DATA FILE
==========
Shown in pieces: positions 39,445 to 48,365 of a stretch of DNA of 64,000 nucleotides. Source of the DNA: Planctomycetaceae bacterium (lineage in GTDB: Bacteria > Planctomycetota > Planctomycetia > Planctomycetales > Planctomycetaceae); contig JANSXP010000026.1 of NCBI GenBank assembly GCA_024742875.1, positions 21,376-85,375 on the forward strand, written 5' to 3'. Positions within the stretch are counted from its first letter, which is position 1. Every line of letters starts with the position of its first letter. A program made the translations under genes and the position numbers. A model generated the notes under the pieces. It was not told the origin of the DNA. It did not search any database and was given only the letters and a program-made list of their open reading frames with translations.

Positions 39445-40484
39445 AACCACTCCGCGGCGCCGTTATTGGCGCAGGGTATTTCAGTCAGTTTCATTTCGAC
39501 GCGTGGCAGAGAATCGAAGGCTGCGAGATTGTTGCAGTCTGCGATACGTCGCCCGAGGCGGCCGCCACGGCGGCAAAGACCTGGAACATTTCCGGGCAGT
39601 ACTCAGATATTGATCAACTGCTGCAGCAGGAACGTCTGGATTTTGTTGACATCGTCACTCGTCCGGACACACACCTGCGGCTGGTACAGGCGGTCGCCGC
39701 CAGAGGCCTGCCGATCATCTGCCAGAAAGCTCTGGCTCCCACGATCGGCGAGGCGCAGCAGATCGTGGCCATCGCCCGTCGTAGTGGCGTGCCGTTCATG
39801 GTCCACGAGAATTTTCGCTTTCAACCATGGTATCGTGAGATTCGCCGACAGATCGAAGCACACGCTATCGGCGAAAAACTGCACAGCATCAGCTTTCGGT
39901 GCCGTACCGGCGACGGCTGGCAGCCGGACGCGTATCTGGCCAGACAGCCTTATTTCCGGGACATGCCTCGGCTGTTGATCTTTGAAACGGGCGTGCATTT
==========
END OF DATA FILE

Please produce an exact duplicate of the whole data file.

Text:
Shown in pieces: positions 39,445 to 48,365 of a stretch of DNA of 64,000 nucleotides. Source of the DNA: Planctomycetaceae bacterium (lineage in GTDB: Bacteria > Planctomycetota > Planctomycetia > Planctomycetales > Planctomycetaceae); contig JANSXP010000026.1 of NCBI GenBank assembly GCA_024742875.1, positions 21,376-85,375 on the forward strand, written 5' to 3'. Positions within the stretch are counted from its first letter, which is position 1. Every line of letters starts with the position of its first letter. A program made the translations under genes and the position numbers. A model generated the notes under the pieces. It was not told the origin of the DNA. It did not search any database and was given only the letters and a program-made list of their open reading frames with translations.

Positions 39445-40484
39445 AACCACTCCGCGGCGCCGTTATTGGCGCAGGGTATTTCAGTCAGTTTCATTTCGAC
39501 GCGTGGCAGAGAATCGAAGGCTGCGAGATTGTTGCAGTCTGCGATACGTCGCCCGAGGCGGCCGCCACGGCGGCAAAGACCTGGAACATTTCCGGGCAGT
39601 ACTCAGATATTGATCAACTGCTGCAGCAGGAACGTCTGGATTTTGTTGACATCGTCACTCGTCCGGACACACACCTGCGGCTGGTACAGGCGGTCGCCGC
39701 CAGAGGCCTGCCGATCATCTGCCAGAAAGCTCTGGCTCCCACGATCGGCGAGGCGCAGCAGATCGTGGCCATCGCCCGTCGTAGTGGCGTGCCGTTCATG
39801 GTCCACGAGAATTTTCGCTTTCAACCATGGTATCGTGAGATTCGCCGACAGATCGAAGCACACGCTATCGGCGAAAAACTGCACAGCATCAGCTTTCGGT
39901 GCCGTACCGGCGACGGCTGGCAGCCGGACGCGTATCTGGCCAGACAGCCTTATTTCCGGGACATGCCTCGGCTGTTGATCTTTGAAACGGGCGTGCATTT